The SEC has reached an agreement with the crypto ICO rating site for undisclosed payments
The SEC has reached an agreement with a crypto ICO rating website for undisclosed withdrawals but continues to track the association with unregistered crypto ICOs. This time around, however, the SEC has focused on Coinschedule as we can see more in our latest crypto news.
Coinschedule is an ICO rating site and, according to the SEC, has failed to disclose that it received payments from the ICO projects it profiled. In addition to tracking ICOs, the SEC keeps track of the websites they promote. The US SEC reached an agreement with Blotics LTD, which operates Coinschedule.com, now a defunct site with an ICOS rating. Coinschedule is designed to be a safe haven for anyone looking to deprive legitimate crypto services of fraud, and includes a trust score, a reliability rating, and an operational risk.
According to the SEC, Coinsscheudle has not disclosed that ICO issuers have paid the site to keep records of their projects. While Coinschedule neither admits nor denies the allegations, it has undertaken not to advertise any future securities projects without further disclosure. It will also be required to return $ 43,000 in winnings with interest and pay a $ 154,434 penalty. ICOs were a popular fundraising mechanism for crypto projects in 2016 and 2018. Every day people could buy coins and tokens in the hopes that one day they could be used as token currency on the blockchain network. Some ICOs like the Filecoin data storage market have turned into real offerings and many others like the Dragon Coin online casino payment system have not.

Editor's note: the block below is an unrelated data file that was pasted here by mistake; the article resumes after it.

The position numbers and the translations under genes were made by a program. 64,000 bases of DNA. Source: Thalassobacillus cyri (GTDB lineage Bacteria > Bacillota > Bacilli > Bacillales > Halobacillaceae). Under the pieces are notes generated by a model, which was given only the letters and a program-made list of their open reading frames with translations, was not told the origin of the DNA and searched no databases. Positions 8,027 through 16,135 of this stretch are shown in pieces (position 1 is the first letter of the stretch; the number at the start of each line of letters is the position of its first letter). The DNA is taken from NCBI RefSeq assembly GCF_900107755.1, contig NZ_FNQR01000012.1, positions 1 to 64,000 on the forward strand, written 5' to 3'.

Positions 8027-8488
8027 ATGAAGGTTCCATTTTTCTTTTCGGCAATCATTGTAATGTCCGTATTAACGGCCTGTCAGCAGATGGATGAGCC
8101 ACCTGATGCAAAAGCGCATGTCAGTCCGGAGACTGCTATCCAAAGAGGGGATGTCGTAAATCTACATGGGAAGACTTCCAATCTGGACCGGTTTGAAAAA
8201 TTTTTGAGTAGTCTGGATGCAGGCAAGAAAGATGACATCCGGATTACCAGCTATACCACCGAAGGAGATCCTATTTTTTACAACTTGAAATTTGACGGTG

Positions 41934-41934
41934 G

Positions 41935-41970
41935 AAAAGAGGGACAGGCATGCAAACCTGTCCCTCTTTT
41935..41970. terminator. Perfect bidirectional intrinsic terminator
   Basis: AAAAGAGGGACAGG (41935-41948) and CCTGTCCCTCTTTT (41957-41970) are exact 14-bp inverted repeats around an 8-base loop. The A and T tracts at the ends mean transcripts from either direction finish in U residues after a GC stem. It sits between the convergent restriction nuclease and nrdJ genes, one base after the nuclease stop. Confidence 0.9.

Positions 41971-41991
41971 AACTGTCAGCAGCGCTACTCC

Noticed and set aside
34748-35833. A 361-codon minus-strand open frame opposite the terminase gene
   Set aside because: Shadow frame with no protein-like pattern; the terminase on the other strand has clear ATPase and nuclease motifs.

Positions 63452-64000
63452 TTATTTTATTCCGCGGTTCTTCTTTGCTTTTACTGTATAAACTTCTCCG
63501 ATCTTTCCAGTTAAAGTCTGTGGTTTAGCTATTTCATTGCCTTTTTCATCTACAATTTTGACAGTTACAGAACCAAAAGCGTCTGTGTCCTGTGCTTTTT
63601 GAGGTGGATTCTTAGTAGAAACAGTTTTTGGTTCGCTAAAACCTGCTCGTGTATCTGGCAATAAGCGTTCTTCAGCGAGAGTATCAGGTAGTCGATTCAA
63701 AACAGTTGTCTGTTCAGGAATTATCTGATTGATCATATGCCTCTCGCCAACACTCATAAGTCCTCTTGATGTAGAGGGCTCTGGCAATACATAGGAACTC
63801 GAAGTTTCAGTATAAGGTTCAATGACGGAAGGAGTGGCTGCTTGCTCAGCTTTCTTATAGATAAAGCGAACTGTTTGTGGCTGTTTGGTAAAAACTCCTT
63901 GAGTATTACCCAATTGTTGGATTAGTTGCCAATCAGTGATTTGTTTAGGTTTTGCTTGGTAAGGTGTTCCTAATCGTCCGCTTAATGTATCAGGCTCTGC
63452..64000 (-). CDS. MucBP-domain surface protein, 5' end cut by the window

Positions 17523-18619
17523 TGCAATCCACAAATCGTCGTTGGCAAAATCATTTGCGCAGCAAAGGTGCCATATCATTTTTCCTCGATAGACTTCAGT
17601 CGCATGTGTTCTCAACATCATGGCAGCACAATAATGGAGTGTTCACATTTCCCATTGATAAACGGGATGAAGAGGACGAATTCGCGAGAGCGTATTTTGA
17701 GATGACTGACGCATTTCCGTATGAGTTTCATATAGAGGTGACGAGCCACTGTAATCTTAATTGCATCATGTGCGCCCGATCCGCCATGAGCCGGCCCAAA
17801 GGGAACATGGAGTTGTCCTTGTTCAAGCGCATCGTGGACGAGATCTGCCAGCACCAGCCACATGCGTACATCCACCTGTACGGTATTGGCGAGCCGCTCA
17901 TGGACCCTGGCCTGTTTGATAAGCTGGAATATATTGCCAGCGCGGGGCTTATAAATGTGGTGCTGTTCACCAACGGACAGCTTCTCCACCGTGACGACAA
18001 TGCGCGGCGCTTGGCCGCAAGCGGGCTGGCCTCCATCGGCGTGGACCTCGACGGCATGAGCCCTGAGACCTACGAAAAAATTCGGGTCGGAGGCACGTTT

We still need crypto clarity: https://t.co/sdavXcwQQh
– Hester Peirce (@HesterPeirce) July 14, 2021
The SEC’s decision met with partial opposition from Commissioners Elad Roisman and Hester Peirce. Both agree that, under Section 17 (B) of the Securities Act, Coinschedule is required to disclose that they have been compensated for the publication and profiling of such token services, but have failed to do so. Both added in a statement that the Commission had explained which of the assets it had identified were securities. Her comments reflect the ongoing frustration of many in the crypto space about how to interpret which of the 2500 listed tokens fall under the agency’s remit:
“For market participants, there is a lack of clarity about the application of securities laws to digital assets and their transactions. In this loophole, the enforcement measures initiated and resolved by the Commission have become the necessary guidance. “
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